We recently held our "Technology Trends Decarbonizing the Chemicals Industry" webinar, which highlighted key trends in technology areas such as CO2 capture and conversion, plastics recycling, and biochemicals and provided an outlook for the future of chemicals industry decarbonization. Lux Research Director Anthony Schiavo outlined how decarbonization is an increasingly important issue for the chemicals industry, driven by both the specter of regulations and growing number of corporate targets. There’s no way for the chemicals industry to transition to a low-emissions future without innovative technologies, requiring both incremental and disruptive innovation.
So, how will chemicals companies achieve their ambitious decarbonization goals? According to Lux, decarbonization will depend on both incremental and disruptive innovations in the industry.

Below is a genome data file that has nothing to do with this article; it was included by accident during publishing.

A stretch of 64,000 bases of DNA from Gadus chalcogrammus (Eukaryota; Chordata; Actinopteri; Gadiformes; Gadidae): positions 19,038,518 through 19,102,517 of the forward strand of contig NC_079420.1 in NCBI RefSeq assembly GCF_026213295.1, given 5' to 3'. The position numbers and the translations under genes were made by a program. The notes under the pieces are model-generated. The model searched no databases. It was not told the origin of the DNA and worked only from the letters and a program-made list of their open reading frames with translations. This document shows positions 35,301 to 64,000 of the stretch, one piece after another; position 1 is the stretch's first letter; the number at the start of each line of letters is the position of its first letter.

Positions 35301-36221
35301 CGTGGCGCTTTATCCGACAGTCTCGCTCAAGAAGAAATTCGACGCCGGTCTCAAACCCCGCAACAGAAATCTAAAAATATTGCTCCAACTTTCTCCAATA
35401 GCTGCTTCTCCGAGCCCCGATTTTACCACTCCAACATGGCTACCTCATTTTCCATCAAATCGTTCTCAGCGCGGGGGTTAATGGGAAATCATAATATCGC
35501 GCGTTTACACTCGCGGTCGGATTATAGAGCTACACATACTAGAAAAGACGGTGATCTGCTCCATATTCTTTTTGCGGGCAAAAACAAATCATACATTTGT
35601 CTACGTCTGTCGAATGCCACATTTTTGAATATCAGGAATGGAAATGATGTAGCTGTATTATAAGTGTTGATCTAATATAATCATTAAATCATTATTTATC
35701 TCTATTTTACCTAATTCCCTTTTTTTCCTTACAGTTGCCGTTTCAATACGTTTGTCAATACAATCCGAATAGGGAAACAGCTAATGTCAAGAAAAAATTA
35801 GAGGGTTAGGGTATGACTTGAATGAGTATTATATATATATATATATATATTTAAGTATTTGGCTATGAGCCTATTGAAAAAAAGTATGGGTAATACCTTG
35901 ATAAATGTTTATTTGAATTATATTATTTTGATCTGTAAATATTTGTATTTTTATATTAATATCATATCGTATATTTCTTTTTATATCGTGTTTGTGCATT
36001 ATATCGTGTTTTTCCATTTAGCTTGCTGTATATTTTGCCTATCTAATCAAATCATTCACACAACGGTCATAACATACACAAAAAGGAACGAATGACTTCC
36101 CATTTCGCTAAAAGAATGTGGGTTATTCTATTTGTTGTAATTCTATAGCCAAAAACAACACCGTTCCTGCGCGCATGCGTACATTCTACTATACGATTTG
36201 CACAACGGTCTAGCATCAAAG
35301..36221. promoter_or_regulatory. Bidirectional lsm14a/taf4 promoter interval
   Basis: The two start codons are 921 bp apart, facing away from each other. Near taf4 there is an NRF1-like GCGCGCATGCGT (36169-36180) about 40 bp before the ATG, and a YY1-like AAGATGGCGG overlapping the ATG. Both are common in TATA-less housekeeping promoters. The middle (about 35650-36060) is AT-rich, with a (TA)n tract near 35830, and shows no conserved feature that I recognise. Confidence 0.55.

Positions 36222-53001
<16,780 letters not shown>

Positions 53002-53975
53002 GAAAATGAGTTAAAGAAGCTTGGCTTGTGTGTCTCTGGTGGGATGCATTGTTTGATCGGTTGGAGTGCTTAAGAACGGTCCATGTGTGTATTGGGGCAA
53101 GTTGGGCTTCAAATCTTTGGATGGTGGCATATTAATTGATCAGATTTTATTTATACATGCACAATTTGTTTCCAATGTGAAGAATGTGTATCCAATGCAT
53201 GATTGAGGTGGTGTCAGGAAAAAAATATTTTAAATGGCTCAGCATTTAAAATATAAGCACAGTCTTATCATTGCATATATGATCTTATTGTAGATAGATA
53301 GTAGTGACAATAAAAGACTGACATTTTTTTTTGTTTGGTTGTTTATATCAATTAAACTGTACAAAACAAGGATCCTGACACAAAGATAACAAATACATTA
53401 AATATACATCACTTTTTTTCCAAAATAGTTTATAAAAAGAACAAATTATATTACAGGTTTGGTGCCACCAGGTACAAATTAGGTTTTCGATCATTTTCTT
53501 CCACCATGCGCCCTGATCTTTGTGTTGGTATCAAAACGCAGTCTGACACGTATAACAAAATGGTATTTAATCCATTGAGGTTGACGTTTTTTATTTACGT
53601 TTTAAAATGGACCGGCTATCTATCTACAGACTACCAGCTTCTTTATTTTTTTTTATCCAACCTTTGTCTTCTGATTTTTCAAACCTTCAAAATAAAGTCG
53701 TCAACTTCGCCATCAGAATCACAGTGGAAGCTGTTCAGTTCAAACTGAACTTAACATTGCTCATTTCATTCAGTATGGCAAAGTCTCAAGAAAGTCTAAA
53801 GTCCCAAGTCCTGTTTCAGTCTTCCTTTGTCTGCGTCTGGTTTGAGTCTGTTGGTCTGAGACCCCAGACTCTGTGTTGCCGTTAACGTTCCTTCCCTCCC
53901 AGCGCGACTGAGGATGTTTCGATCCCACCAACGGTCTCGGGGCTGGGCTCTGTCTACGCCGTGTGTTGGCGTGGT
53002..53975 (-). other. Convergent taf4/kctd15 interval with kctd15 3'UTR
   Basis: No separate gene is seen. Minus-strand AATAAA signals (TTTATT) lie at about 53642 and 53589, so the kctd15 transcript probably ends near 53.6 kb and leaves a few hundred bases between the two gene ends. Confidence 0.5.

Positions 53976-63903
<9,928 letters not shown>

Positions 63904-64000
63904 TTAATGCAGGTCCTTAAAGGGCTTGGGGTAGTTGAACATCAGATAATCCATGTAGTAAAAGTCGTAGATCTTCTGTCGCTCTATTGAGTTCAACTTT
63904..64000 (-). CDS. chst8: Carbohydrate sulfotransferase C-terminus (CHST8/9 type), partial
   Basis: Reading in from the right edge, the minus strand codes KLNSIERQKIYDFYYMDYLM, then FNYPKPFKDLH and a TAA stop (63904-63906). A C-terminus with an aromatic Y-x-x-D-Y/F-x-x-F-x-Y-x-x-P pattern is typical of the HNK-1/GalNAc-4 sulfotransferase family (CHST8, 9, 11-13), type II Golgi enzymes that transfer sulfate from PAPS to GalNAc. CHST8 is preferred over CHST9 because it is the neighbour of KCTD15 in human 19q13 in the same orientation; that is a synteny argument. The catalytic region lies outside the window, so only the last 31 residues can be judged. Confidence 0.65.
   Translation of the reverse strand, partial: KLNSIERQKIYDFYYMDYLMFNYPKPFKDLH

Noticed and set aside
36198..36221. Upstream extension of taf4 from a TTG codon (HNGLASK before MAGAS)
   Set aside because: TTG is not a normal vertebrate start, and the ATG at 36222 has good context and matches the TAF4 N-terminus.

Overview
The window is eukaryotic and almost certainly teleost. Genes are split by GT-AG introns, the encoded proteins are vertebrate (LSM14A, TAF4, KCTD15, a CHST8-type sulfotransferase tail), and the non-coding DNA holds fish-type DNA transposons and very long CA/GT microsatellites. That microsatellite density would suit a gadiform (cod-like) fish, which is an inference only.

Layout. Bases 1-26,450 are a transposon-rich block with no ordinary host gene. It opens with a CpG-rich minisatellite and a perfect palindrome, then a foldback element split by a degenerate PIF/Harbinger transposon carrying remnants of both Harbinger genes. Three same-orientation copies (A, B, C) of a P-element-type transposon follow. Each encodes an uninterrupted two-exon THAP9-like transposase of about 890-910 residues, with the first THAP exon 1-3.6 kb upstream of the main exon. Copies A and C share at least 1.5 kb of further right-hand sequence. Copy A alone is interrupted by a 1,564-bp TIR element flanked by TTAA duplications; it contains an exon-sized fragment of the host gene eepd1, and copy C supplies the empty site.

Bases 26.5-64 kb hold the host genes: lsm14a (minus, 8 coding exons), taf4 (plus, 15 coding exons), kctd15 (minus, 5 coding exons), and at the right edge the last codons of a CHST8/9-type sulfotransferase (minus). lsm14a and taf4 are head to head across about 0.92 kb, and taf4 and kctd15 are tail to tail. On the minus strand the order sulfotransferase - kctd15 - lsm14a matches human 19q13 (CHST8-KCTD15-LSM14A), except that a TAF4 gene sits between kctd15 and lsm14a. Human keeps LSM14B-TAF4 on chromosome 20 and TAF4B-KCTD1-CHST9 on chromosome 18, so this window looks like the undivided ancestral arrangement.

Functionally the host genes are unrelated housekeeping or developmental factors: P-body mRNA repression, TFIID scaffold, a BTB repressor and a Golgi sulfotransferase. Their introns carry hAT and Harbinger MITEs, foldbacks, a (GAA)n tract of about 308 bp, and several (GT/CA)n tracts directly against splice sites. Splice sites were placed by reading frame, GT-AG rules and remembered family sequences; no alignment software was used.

During the webinar, Anthony Schiavo discussed three leading technologies in this space: CO2 to chemicals, recycling, and bioplastics. When it comes to CO2 to chemicals, this technology has great potential to decarbonize basic chemicals, but it has high energy costs driven by poor conversion efficiency. Plastic recycling meets the issues of emissions and waste simultaneously, but in the long-term, next generation catalytic pyrolysis is needed for widespread adoption. Bioplastics find alternatives to petrochemical feedstocks, and regulations on single use plastics create an opportunity for this technology.
Highlighting the key benefits, drawbacks, and players, Research Director Anthony Schiavo helps chemical companies understand how they can reach their ambitious decarbonization goals.
Register today to watch the on-demand webinar for "Technology Trends Decarbonizing the Chemicals Industry"!
KEY TAKEAWAYS FROM THE WEBINAR:
- Decarbonization of chemicals is a complex task, requiring both incremental and disruptive innovation
- Chemical companies need to learn to navigate upstream and downstream systems
- New business models will emerge to decouple revenue growth and volume growth